"MOVIEHOUSE MADNESS" is when I review films currently shown in theaters. Also, I rarely watch new releases in the cinemas, but when I do, there are always face-palming incidences that make me regret going. So humor me and let me tell you what I think before you waste your ticket money, while refreshing your memory of the ABCs of movie house etiquette!
STRAIGHT TO THE POINT: A rarity in Pinoy horror genre, Dementia stays away from blood & hysterics, instead, it capitalizes on the gothic setting & tension. Nora Aunor blows us away with her mesmerizing non-verbal performances, that we pardon the average plot - something that the usual nitpicking critic will tear apart if it wasn't for Aunor's superb acting and Intalan's impressive direction.
|Directed by: Percival Intalan (directorial debut)|
Screenplay/Story: Renei Dimla, Jun Lana
Starring: Nora Aunor, Jasmine Curtis-Smith, Bing Loyzaga, Yul Servo, Chynna Ortaleza
It's so hard for me to take Filipino horror films seriously what with their typical borrowed Hollywood formula that fails so miserably, cheap CGI & scare tactics, and untalented actors mainly cast for their face value/celebrity status more than anything else, to cite a few reasons. I remember laughing so hard at Pagpag: Siyam na Buhay or Dalaw (at Kris Aquino, more than anything else), that my mind registers "comedy" whenever I see a Pinoy horror movie showing in the cinemas. Dementia, is something else.
Not knowing anything much about it except that it's starring Ms. Nora Aunor, it was just a stroke of luck that I found out it's already showing in theaters - just twice a day though, in the mornings. I grabbed the chance. With my mom tagging along, we waited at the entrance for the mall to open up, and stood in line patiently as senior citizens line up to avail their free movie. After getting the tickets, we hurried up excitedly and went inside Cinema 2 and had the entire theater to ourselves. You heard right. It's only me and my mom. Not one living soul can be seen anywhere. It was creepy. And when the movie started, showing a bunch of gothic scenery, I kinda missed the chaos a jam-packed theater offers.
Intalan sets the mood right with a bunch of amazing shots, showcasing the somber beauty of the island, and I was really impressed. It's like watching something of Bergman or any other black & white classics. When the camera focuses on Aunor's face - her eyes eternally glimmering, her expression reflecting a thousand emotions, I was like "Yeah. Money well-spent!" That's like 3-5 minutes into the movie. I was already content.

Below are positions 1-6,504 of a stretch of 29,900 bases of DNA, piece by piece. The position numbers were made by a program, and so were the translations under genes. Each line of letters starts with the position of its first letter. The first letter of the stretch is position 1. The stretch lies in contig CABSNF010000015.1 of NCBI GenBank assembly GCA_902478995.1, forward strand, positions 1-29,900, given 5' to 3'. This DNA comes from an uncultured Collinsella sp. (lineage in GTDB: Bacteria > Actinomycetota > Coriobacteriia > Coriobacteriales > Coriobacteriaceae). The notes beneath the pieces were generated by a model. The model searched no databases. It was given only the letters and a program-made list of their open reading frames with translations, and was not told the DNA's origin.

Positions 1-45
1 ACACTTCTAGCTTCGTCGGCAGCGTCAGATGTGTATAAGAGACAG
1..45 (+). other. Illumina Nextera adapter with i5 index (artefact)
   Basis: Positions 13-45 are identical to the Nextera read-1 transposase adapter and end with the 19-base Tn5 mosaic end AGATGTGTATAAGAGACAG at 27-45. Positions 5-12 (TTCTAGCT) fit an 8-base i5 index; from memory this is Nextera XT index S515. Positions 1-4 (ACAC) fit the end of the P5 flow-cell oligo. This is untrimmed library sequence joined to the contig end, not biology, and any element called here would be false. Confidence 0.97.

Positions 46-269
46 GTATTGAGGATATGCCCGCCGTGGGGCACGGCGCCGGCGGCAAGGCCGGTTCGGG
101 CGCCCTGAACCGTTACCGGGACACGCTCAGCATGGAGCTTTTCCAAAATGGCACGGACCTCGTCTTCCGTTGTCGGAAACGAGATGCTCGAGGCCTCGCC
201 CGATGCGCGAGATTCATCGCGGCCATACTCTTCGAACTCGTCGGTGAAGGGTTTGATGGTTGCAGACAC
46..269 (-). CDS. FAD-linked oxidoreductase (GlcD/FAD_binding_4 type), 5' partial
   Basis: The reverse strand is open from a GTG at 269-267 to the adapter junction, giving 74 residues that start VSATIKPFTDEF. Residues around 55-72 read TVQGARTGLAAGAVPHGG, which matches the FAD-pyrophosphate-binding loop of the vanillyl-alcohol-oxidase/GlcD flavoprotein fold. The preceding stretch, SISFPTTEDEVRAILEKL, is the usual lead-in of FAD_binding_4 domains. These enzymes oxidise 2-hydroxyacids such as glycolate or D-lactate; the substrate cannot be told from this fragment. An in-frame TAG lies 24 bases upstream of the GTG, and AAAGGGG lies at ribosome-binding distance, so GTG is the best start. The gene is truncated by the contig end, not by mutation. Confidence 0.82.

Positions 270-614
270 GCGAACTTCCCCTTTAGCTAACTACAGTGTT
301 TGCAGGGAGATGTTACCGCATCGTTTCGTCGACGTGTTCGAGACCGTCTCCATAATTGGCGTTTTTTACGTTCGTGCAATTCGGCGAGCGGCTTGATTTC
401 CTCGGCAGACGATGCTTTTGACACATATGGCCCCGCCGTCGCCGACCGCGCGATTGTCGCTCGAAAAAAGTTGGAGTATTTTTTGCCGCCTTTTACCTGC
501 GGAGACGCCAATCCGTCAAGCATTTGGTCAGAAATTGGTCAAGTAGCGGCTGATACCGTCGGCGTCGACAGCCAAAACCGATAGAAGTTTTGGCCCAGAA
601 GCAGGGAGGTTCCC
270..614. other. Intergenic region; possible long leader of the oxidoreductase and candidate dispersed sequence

The plot itself is nothing new. It's been told before, maybe more intricate, maybe even better. A family caring for a relative with dementia, thrown together by circumstances finding themselves in a remote island, in a gloomy-looking ancestral home. Ghostly apparitions. Musical score perfectly-timed with the building suspense & a couple of scare shots. A malevolent ghost, that despite its resemblance of a Jabbawockeez dancer, I couldn't laugh even if I had a momentary urge to giggle, because its first appearance was so creepy I forgot about my sense of humor.
But what truly makes this film stand out is Nora Aunor. It's so rare nowadays for a horror film to rely on the actual emotions or mood because we all have gotten used to being served blood & guts, lots of screaming & hysteria that I get surprised if I see a really well-made horror movie (Roden's Kasambahay is also a good example). That's the beauty of Dementia. Intalan maximizes his lead's greatest strength - that is her ability to relay a story without opening her mouth. The most memorable scene for me involves Nora Aunor staring at the camera, so many emotions in a span of seconds or minutes, and hitting me like a laser gun straight to the heart. I shed tears.
I also commend the rest of the cast. But Jasmine Curtis-Smith surprised me the most. For a newbie, surrounded by Nora Aunor, Bing Loyzaga, Yul Servo, Chynna Ortaleza, and even Lou Veloso, she was a natural. Not teeny-bopper, not camera-conscious, no affected projections nor stilted dialogues - she was actually good. I will be watching out for her. Ortaleza, who in my opinion is such an underrated actress (and one of my favorites, since her Click days), also delivers a chilling performance as Olivia. As always, she makes the most of every character she portrays, and she always delivers. A huge part of me wishes to see her in more challenging & bigger roles.
How scary is Dementia?
If you have read my previous horror film reviews you would know that I'm a huge wimp. I cover my eyes half the time while watching ghost movies. So my gauge of how scary this film is might be vastly different than you guys. The movie doesn't bombard you with cheap scare tactics. All throughout, it winds you up into a big ball of tension, stretches you like an elastic band, ready to snap at the slightest hint of shadow/sound. There were only several really scary scenes - but they were very effective. The appeal of this as a horror film, like I've said, relies on the cast's acting, the score, the mood, and the superb photography. It's really great to see something with a hint of Korean/Japanese/Hollywood horror being applied in this film, but also retaining its native flavor - what I mean is, there were horror formulas (cliches, whatever) used, but unlike other mainstream flicks, this one felt real. It was masterfully handled by everyone, not just the director or the lead. It's like watching a world-class movie that's distinctly Filipino - it makes me proud. Dementia is not just paranormal-scary, though. It's also a psychological horror - making me realize the sad face of getting older; being a burden to relatives, losing yourself, forgetting your past. It put me in a cold, cold place.
My Rating: 4/5 - this is something worth watching. (5/5 for Aunor's subtle performance)
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